Moran has been married and divorced three times. His second wife, Mary Howard Moran, filed for divorce in 1999, one day after an argument at the couple's Alexandria home that resulted in a visit from the police. The Congressman provided his own divorce papers a few months later, and in 2003 the couple officially separated. He remarried in 2004 to real estate developer LuAnn Bennett. In December 2010, Moran and Bennett announced they were separating.
In 2002, Moran defeated Republican S. C. Tate and Independent R. V. Crickenberger.
Moran voted against authorizing the Iraq War in 2002 and did not support the troop increase for the Afghanistan War proposed by President Barack Obama in 2009, saying first that he appreciated Obama's "careful consideration regarding the U.S.'s engagement in Afghanistan", but later defining the issues on which he and the President disagreed:
Moran's support for harsher bankruptcy law provisions and sponsorship of stricter bankruptcy legislation brought allegations in 2002 that his support came in return for financial favors by financial institutions which could benefit from such laws. In January 1998, one month before he introduced the legislation, credit card bank MBNA advocated that it would restrict the ability of consumer debtors to declare bankruptcy. Moran received a $447,000 debt consolidation loan at over 10% interest rate.
In June 2004, Moran, for the first time since his election in 1990, had a Democratic opponent in a primary. Moran defeated Alexandria attorney Andrew M. Rosenberg, 59% to 41%. In November, he defeated Republican Lisa Marie Cheney.
Moran was voted High Technology Legislator of the Year by the Information Technology Industry Council and was voted into the American Electronics Association Hall of Fame for his work on avoiding the Year 2000 crisis and his support of the IT Industry and defense contractors in Northern Virginia. He cosponsored failed bills in 2005 to provide the District of Columbia with a House seat and to prohibit slaughter of horses.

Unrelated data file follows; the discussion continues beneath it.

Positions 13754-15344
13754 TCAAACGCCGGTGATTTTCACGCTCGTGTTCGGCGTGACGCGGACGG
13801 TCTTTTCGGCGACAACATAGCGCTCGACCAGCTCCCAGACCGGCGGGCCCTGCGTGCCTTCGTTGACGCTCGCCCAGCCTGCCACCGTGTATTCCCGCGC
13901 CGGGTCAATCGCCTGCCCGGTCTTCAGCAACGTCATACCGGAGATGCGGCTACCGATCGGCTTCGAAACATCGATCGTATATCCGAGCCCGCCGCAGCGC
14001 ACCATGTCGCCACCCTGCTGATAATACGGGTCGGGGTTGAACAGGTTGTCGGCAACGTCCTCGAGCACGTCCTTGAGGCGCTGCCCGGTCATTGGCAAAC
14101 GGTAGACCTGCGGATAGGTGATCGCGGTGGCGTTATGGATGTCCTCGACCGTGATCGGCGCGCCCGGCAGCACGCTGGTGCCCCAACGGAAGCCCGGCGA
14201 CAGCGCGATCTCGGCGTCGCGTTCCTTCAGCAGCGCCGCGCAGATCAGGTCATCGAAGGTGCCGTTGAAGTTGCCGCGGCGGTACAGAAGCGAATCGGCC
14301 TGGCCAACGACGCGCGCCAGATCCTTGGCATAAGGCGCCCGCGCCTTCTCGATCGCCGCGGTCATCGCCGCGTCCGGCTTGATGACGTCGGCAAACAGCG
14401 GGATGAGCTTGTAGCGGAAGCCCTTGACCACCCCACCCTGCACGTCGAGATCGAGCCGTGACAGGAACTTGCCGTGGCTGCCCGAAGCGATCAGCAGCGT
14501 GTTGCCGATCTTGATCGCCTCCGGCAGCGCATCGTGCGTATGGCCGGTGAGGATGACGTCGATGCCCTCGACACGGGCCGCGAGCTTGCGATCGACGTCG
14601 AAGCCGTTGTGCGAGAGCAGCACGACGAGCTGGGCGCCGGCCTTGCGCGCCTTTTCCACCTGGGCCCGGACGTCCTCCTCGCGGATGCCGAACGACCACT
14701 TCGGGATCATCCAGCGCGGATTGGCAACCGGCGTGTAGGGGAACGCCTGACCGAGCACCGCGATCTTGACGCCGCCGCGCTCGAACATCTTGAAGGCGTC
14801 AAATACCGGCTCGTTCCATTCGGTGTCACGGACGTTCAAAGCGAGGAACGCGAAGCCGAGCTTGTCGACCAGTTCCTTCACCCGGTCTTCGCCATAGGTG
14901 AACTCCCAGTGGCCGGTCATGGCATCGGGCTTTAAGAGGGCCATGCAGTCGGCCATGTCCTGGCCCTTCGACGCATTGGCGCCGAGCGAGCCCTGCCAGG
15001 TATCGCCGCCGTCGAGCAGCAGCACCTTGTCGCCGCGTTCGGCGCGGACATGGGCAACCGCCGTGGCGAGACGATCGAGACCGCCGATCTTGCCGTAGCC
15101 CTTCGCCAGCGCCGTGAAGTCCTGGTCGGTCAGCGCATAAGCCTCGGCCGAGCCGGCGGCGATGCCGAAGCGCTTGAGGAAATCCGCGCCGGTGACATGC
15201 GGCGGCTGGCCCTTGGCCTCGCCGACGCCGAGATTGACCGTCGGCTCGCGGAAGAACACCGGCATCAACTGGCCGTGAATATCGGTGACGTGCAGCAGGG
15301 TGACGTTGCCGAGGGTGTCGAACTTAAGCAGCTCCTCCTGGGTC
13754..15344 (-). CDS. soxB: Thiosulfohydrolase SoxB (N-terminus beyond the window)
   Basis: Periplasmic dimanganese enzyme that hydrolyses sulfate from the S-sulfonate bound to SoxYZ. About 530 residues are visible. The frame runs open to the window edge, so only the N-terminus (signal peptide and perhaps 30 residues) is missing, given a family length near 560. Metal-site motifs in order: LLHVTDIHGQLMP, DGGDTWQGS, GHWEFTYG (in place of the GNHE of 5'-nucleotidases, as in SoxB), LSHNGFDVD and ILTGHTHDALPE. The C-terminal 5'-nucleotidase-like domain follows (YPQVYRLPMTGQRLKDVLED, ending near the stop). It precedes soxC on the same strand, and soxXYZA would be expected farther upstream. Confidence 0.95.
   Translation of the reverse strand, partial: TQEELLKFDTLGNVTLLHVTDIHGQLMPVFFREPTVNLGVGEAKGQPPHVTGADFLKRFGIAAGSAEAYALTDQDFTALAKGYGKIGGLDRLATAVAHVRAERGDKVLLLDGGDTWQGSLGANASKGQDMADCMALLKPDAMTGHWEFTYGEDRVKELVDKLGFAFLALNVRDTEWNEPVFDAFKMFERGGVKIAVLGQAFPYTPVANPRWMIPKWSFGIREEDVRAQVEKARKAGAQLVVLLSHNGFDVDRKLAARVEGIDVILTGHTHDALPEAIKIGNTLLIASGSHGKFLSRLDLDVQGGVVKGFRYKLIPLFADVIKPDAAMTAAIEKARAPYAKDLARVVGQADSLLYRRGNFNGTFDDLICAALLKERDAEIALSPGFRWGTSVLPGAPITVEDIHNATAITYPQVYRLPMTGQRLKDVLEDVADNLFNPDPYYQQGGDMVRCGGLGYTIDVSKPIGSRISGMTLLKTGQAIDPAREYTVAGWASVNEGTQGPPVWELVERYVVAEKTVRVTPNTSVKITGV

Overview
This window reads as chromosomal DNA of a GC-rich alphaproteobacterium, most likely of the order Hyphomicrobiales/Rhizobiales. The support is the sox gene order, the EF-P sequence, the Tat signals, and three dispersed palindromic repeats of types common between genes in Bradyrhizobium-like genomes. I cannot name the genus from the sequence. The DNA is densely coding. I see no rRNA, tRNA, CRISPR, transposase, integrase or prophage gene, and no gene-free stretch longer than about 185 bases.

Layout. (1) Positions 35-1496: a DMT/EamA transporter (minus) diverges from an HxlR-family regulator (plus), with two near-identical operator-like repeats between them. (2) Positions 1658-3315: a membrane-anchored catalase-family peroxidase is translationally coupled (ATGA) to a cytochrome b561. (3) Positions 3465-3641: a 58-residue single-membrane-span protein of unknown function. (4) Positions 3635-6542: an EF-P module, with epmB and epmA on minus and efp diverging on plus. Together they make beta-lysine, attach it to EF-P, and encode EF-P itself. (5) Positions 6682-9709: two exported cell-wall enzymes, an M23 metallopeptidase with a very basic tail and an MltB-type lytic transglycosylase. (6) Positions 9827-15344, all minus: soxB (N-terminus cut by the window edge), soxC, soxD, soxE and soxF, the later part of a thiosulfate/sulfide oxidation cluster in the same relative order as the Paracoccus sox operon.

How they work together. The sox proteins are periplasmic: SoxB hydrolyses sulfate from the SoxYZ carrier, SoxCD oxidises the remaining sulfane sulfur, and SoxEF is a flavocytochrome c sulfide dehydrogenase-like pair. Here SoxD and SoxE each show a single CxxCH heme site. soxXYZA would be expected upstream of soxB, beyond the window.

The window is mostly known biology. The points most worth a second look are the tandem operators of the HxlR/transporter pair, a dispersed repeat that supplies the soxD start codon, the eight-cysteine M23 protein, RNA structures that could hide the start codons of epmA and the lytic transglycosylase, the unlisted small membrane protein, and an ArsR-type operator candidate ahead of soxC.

In 2006, Moran defeated Republican challenger T. M. Odonoghue and Independent J. T. Hurysz.
On April 28, 2006, Moran, along with four other members of Congress (the now-deceased Rep. Tom Lantos of California, Sheila Jackson Lee of Texas, and James McGovern and John Olver of Massachusetts), and six other activists, were arrested for disorderly conduct in front of the Sudanese embassy in Washington, D.C., and spent 45 minutes in a jail cell before being released. They were protesting the alleged role of Sudan's government in ethnic cleansing in Darfur. According to the San Francisco Chronicle, "Their protest and civil disobedience was designed to embarrass the military dictatorship's ongoing genocide of its non-Arab citizens."
The day after the Virginia Tech Massacre in 2007, Moran told a local radio station that the Federal Assault Weapons Ban should be reinstated despite the fact that the shooting had been carried out by a pistol legal under the assault weapons ban, thus would have had no effect upon the shooting, and blamed the National Rifle Association, which he accused of getting a "free ride", and President George W. Bush for blocking gun control legislation. He further warned that if gun control legislation was not passed, then shootings such as the one at Virginia Tech will happen "time and time again." He later dismissed charges that he was politicizing the shooting, telling Politico that "as a legislator, your immediate reaction is to think something could be done to avoid this. I don't know why the idea of figuring out how to avoid it is a political partisan issue."
In 2008, Moran again had a primary challenger; he won with 86% of the vote. In the general election, Moran faced Republican Mark Ellmore and Independent Green Ron Fisher. He won with 68 percent of the vote to Elmore's 30 percent.
Moran said he supported the redistribution of wealth, saying in November 2008 that "We have been guided by a Republican administration who believes in this simplistic notion that people who have wealth are entitled to keep it and they have an antipathy towards the means of redistributing wealth." He also said on his website that the recession was largely "a result of the imbalance in the distribution of wealth over the last eight years and an absence of oversight and accountability."